The project produced more than 270,000 photographs, some of which became iconic, such as Migrant Mother taken by Dorothea Lange. The photos were initially printed in government-published public resources but by 1937 photographs from the project were being printed in mainstream news sources such as Life Magazine. The wide circulation of FSA commissioned photographs is credited with raising awareness of rural poverty. This project was also the first concerted effort by the U.S. government to use photography to further a political agenda. The FSA photos are now considered an important historical document of a significant era and are credited with having a lasting effect on the common understanding of rural life during the Great Depression.

Discussion Questions

  1. What message do you think that the photographers were trying to convey with their photos? Were they successful? What creative choices deliver that message?
  2. In an interview in 1963 Roy Stryker, the leader of the photography program, opined that photography was inferior to writing when it came to communicating, saying “I still think that the printed word, that the word is dominant thing, and the photograph is the little brother of words.” Do you think this is true? In terms of the message that the FSA was trying to convey, was photography the most effective medium?
  3. Are these photographs propaganda? Can something be propaganda if what it shows is something that really occurred? Does something need to be false to qualify as propaganda? How would you define propaganda?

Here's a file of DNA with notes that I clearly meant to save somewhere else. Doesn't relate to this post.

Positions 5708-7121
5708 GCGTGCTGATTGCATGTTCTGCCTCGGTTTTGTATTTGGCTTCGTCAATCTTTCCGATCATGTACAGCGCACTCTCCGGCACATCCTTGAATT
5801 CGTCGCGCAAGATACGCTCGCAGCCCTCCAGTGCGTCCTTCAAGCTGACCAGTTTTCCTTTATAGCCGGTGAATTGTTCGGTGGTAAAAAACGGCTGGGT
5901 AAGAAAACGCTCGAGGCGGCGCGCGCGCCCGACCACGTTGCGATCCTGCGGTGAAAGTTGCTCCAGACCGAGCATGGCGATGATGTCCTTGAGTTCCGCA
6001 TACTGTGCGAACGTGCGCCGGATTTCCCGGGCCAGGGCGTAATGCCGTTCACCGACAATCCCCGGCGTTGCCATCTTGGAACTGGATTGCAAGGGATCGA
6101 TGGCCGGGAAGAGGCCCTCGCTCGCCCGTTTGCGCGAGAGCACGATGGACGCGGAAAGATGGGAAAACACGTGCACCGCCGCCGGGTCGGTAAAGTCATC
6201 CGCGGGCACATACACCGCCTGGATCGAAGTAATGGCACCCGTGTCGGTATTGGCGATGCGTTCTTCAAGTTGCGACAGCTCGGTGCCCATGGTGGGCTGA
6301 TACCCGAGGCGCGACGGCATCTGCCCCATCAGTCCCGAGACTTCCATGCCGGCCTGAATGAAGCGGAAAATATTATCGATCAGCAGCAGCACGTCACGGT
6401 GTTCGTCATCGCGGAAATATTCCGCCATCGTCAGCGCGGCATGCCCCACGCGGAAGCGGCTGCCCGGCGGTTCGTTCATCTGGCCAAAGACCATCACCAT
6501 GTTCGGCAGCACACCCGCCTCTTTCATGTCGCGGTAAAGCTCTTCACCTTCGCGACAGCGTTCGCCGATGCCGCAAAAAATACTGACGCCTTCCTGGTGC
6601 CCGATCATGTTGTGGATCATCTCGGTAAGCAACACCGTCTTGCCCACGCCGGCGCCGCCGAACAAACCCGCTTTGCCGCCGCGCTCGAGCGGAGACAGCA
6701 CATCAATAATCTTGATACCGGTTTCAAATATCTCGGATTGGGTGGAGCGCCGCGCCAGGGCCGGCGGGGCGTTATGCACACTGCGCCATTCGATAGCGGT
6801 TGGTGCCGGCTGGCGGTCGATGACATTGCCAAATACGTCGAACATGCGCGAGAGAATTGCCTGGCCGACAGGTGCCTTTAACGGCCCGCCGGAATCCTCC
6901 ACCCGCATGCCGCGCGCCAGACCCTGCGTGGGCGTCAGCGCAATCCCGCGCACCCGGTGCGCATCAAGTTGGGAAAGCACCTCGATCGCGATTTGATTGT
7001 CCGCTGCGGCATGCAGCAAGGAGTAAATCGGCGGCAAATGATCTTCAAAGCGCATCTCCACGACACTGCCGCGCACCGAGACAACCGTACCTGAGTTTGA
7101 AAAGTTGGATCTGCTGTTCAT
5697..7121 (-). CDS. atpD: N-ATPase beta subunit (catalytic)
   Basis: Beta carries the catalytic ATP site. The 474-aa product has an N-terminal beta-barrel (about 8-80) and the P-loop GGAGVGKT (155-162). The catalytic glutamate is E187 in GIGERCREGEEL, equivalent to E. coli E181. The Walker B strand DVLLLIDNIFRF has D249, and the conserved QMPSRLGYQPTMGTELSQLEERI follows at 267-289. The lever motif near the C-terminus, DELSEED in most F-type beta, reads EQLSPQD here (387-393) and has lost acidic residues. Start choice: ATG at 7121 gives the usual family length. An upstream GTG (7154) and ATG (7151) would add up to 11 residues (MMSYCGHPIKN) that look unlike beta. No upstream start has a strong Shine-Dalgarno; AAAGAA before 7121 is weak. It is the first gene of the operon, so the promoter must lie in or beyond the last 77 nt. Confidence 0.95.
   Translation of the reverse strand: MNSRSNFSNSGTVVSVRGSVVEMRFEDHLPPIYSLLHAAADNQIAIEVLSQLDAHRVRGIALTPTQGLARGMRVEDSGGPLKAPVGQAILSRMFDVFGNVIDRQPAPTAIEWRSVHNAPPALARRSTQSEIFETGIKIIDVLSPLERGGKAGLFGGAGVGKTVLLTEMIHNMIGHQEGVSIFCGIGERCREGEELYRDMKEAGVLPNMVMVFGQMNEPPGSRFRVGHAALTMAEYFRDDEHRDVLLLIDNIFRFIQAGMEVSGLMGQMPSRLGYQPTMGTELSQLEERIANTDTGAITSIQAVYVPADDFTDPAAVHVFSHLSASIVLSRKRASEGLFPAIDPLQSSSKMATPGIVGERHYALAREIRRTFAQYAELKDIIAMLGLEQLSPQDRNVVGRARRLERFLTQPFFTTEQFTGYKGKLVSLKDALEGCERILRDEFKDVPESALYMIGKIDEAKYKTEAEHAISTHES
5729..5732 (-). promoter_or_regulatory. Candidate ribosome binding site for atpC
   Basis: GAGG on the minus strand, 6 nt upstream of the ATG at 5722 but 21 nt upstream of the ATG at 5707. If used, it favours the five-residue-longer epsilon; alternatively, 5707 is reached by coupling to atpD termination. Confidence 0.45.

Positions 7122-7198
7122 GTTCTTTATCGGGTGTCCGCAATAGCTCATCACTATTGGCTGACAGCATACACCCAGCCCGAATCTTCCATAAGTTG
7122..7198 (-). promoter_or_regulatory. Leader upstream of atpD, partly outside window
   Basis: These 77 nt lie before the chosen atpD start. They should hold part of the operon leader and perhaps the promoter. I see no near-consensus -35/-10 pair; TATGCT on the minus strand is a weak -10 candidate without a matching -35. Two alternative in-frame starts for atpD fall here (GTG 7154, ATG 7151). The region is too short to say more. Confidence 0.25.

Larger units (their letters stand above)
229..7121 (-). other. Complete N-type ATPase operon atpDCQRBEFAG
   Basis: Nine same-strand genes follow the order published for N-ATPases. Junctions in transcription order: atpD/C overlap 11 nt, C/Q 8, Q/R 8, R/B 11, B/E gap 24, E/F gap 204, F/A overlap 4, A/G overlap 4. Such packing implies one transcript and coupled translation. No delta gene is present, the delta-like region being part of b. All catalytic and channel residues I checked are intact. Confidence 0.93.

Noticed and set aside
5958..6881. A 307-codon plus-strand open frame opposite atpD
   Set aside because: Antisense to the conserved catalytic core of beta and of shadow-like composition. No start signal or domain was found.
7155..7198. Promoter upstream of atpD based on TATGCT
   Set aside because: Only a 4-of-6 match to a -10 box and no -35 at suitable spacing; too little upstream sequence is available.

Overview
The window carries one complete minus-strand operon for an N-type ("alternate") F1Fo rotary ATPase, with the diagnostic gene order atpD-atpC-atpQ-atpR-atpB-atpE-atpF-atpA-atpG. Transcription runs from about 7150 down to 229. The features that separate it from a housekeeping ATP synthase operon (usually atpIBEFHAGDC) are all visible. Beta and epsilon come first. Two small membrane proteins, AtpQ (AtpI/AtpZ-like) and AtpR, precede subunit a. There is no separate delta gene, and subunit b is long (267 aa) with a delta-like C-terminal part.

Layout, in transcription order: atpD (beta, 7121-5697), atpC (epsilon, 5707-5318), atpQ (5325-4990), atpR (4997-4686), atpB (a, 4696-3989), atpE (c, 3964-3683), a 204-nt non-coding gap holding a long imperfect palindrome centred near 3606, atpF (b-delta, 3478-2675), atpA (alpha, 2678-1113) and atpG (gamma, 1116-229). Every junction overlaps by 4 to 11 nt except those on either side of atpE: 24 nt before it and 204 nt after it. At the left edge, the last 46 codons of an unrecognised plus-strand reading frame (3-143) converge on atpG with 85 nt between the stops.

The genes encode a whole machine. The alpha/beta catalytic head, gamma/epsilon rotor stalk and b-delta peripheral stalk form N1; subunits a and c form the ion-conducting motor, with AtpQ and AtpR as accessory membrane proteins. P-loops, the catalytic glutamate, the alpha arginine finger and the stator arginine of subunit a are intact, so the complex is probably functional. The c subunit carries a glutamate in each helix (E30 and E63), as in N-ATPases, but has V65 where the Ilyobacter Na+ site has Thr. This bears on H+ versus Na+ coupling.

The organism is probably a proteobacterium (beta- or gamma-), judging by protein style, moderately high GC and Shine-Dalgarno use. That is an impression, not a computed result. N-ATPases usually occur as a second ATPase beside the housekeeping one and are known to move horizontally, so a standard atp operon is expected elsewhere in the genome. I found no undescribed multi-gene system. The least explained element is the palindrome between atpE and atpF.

4. Who is the intended audience for these photos? Do you think that the audience was considered when the photographs were being taken, and if so, how specifically might they have influenced the way the photographer chose to take the photo?
  5. Considering that many of the photographers were outsiders in the communities that they photographed, how do you imagine that might influence the work they produced?

Bibliography & Additional Resources

“About This Collection”. Library of Congress, Farm Security Administration/Office of War Information Black-and-White Negatives Collection.

Appel, Mary Jane. “The Duplicate File: New Insights into the FSA.” Archives of American Art Journal 54,no. 1 (2015): 4–27.

Boxer, Sarah. “Whitewashing the Great Depression”. The Atlantic. December, 2020.            depression/616936/.

Carlebach, Michael L. “Documentary and Propaganda: The Photographs of the Farm Security Administration.” The Journal of Decorative and Propaganda Arts 8 (1988): 6–25.

Doud, Richard. “Oral history interview with Roy Emerson Stryker, 1963-1965″. Archives of American Art, Smithsonian Institution.

“Dust Bowl”. History. April 24, 2023.

Ellis, Richard N. New Mexico past and present: A historical reader. Albuquerque: University of New Mexico Press, 1971.

“The Great Depression Hits Farms and Cities in the 1930s”. Iowa PBS, Iowa Pathways.

“History of USDA’s Farm Service Agency”. Farm Service Agency, U.S. Department of Agriculture.

Katz, Meighen. “A Paradigm of Resilience: The Pros and Cons of Using the FSA Photographic Collection in Public History Interpretations of the Great Depression.” The Public Historian 36, no. 4 (2014): 8-25.

Paul, Catherine A. “The New Deal”. VCU Libraries, Social Welfare History Project.    deal/#:~:text=Many%20of%20the%20New%20Deal%20policies.

Plock, Rebecca. “FSA Photography Subject Guide”. FSA Photography. April 15, 2014.

Pruitt, Sarah. “The Real Story Behind the ‘Migrant Mother’ in the Great Depression-Era Photo”. History.May 8, 2020.

Roosevelt, Franklin Delano. “Executive Order 7027—Establishment of the Resettlement Administration”. The American Presidency Project. April 30th, 1935.     resettlement-administration.

Salerno, Ronny. “How FSA Photography Changed the World”. Evanto Tuts+. December 24, 2013.–photo- 17345.